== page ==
“Most of the regulations on packaging, advertising, and so forth, are designed to discourage new users [from using cannabis] … and to make it difficult for companies to bring in new customers,” he said.
“It’s that balancing act that drives a lot of the regulations in Canadian, federal, and provincial laws.”
Provincial regulations also add additional limitations to control what products are allowed across the country. Restrictions range from not allowing specific types of edibles, such as gummies, to controlling the potency level of the cannabis sold.
Because the legal industry is so limited, many consumers looking for a variety of edibles still purchase from the unregulated market. A survey from 2019 found that 40 per cent of Canadians have bought cannabis from an unregulated supplier since legalization.
Many Canadians say affordability and perceived quality of products not available in the regulated market are why they purchase unregulated products since the government regulates the amount of CBD and tetrahydrocannabinol (THC) in legal cannabis products.
But CBD, which is one of the two major components of cannabis, has become a popular health remedy over the past few years. While large-scale scientific evidence to support CBD as a health treatment does not yet exist, experts say there is promise it can help pain, anxiety, and sleep. This makes CBD products appealing for health and wellness influencers to promote.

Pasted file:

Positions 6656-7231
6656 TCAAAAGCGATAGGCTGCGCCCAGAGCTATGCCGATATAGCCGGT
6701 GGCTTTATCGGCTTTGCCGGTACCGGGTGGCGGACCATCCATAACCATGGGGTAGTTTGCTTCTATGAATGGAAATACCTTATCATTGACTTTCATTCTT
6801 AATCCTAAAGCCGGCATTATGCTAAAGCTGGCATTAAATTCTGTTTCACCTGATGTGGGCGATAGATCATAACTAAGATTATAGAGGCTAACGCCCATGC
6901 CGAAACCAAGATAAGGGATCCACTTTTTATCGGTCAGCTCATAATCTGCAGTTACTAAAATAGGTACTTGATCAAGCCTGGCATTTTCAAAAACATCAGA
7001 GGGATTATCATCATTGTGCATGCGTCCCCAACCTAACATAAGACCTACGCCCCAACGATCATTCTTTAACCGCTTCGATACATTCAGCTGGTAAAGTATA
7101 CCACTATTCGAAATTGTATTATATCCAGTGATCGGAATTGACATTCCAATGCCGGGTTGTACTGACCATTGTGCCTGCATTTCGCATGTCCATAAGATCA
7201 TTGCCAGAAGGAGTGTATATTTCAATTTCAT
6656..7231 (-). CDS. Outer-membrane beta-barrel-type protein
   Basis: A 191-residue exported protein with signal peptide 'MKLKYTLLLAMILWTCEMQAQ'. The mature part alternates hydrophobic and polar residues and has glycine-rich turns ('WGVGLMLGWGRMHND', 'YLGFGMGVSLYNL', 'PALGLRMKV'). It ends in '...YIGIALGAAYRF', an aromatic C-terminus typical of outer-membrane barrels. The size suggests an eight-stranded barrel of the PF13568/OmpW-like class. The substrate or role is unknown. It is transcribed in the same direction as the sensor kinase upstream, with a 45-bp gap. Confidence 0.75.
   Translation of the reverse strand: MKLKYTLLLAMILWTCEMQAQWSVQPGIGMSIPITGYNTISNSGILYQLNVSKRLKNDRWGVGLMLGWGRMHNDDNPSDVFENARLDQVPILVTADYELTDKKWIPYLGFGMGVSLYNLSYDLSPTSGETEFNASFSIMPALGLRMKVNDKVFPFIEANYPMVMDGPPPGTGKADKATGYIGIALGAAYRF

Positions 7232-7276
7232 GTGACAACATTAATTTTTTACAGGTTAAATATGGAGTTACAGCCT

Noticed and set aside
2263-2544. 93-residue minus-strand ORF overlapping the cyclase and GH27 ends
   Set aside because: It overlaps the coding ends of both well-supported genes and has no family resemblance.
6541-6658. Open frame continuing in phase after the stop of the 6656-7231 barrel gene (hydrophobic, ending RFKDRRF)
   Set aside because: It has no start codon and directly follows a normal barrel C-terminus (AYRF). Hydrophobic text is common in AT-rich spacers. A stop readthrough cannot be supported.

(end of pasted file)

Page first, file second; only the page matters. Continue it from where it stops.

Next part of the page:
As a result of all that, the Canadian rules are unclear for people like Blumberg. She assumed that CBD was regulated differently than other cannabis products since it does not result in a “high” the way THC-based products do. Compounding the confusion, she has been approached by American companies which operate legally in accordance with their state laws — which may allow fancy packaging, edibles, and high CBD doses — but not Canadian ones.
In the U.S., CBD derived from plants with less than 0.3 per cent THC is known as hemp-derived CBD and is not regulated the same way as other cannabis products. Just south of the border, hemp-derived CBD companies can use influencers to market their products.